August 1, 2023
Summary: in this tutorial, you will learn about PostgreSQL
UNIQUE constraint to make sure that values stored in a column or a group of columns are unique across rows in a table.
Sometimes, you want to ensure that values stored in a column or a group of columns are unique across the whole table such as email addresses or usernames.
PostgreSQL provides you with the
UNIQUE constraint that maintains the uniqueness of the data correctly.
UNIQUE constraint is in place, every time you insert a new row, it checks if the value is already in the table. It rejects the change and issues an error if the value already exists. The same process is carried out for updating existing data.
When you add a
UNIQUE constraint to a column or a group of columns, PostgreSQL will automatically create a unique index on the column or the group of columns.
UNIQUE constraint example
The following statement creates a new table named
person with a
UNIQUE constraint for the
CREATE TABLE person ( id SERIAL PRIMARY KEY, first_name VARCHAR (50), last_name VARCHAR (50), email VARCHAR (50) UNIQUE );
Note that the
UNIQUE constraint above can be rewritten as a table constraint as shown in the following query:
CREATE TABLE person ( id SERIAL PRIMARY KEY, first_name VARCHAR (50), last_name VARCHAR (50), email VARCHAR (50), UNIQUE(email) );
First, insert a new row into the
person table using
INSERT INTO person(first_name,last_name,email) VALUES('john','doe','firstname.lastname@example.org');
Second, insert another row with duplicate email.
INSERT INTO person(first_name,last_name,email) VALUES('jack','doe','email@example.com');
PostgreSQL issued an error message.
ERROR: duplicate key value violates unique constraint "person_email_key" DETAIL: Key (email)=(firstname.lastname@example.org) already exists.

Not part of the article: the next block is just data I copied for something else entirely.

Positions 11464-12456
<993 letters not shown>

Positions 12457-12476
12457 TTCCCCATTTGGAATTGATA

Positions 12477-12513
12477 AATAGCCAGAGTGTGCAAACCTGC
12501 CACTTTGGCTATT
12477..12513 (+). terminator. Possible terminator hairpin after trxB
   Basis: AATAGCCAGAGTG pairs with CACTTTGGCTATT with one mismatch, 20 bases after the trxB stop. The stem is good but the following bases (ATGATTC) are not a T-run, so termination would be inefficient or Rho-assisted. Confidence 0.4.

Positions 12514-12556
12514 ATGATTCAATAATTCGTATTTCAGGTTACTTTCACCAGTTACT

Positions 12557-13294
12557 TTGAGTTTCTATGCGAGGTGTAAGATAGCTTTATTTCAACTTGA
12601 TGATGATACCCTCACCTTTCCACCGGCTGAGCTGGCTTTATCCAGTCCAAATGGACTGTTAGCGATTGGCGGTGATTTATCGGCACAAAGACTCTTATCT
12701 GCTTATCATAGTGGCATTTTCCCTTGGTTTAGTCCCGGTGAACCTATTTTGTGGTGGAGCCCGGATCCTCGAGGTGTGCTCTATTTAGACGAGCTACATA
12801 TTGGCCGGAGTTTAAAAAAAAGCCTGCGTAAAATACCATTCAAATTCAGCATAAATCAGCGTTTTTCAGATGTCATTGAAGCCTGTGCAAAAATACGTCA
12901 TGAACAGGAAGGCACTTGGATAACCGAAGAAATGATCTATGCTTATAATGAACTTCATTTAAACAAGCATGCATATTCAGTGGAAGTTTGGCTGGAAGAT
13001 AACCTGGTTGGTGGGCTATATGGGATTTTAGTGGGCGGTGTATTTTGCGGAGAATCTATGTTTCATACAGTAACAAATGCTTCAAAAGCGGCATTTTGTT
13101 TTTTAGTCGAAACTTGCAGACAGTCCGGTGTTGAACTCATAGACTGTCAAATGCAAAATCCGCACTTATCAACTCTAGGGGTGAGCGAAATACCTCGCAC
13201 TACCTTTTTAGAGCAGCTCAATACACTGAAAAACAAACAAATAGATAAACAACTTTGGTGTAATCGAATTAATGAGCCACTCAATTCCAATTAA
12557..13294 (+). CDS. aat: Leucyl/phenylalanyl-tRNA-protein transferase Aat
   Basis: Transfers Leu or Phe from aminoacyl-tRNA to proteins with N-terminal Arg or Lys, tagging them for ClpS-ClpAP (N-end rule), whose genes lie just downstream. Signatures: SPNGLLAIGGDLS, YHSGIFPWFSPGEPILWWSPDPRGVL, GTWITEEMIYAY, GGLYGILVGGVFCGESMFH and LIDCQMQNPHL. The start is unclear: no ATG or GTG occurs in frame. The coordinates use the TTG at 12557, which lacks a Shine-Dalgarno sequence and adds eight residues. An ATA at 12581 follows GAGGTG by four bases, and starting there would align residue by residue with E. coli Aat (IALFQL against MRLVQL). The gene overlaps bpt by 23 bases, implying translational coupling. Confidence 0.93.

UNIQUE constraint on multiple columns
PostgreSQL allows you to create a
UNIQUE constraint to a group of columns using the following syntax:
CREATE TABLE table ( c1 data_type, c2 data_type, c3 data_type, UNIQUE (c2, c3) );
The combination of values in column c2 and c3 will be unique across the whole table. The value of the column c2 or c3 needs not to be unique.
Adding unique constraint using a unique index
Sometimes, you may want to add a unique constraint to an existing column or group of columns. Let’s take a look at the following example.
First, suppose you have a table named
CREATE TABLE equipment ( id SERIAL PRIMARY KEY, name VARCHAR (50) NOT NULL, equip_id VARCHAR (16) NOT NULL );
Second, create a unique index based on the
CREATE UNIQUE INDEX CONCURRENTLY equipment_equip_id ON equipment (equip_id);
Third, add a unique constraint to the
equipment table using the
ALTER TABLE equipment ADD CONSTRAINT unique_equip_id UNIQUE USING INDEX equipment_equip_id;
Notice that the
ALTER TABLE statement acquires an exclusive lock on the table. If you have any pending transactions, it will wait for all transactions to complete before changing the table. Therefore, you should check the
pg_stat_activity table to see the current pending transactions that are on-going using the following query:
SELECT datid, datname, usename, state FROM pg_stat_activity;
You should look at the result to find the
state column with the value
idle in transaction. Those are the transactions that are pending to complete.
In this tutorial, you have learned about
UNIQUE constraints and how to use them to enforce values stored in a column or a group of columns unique across rows within the same table.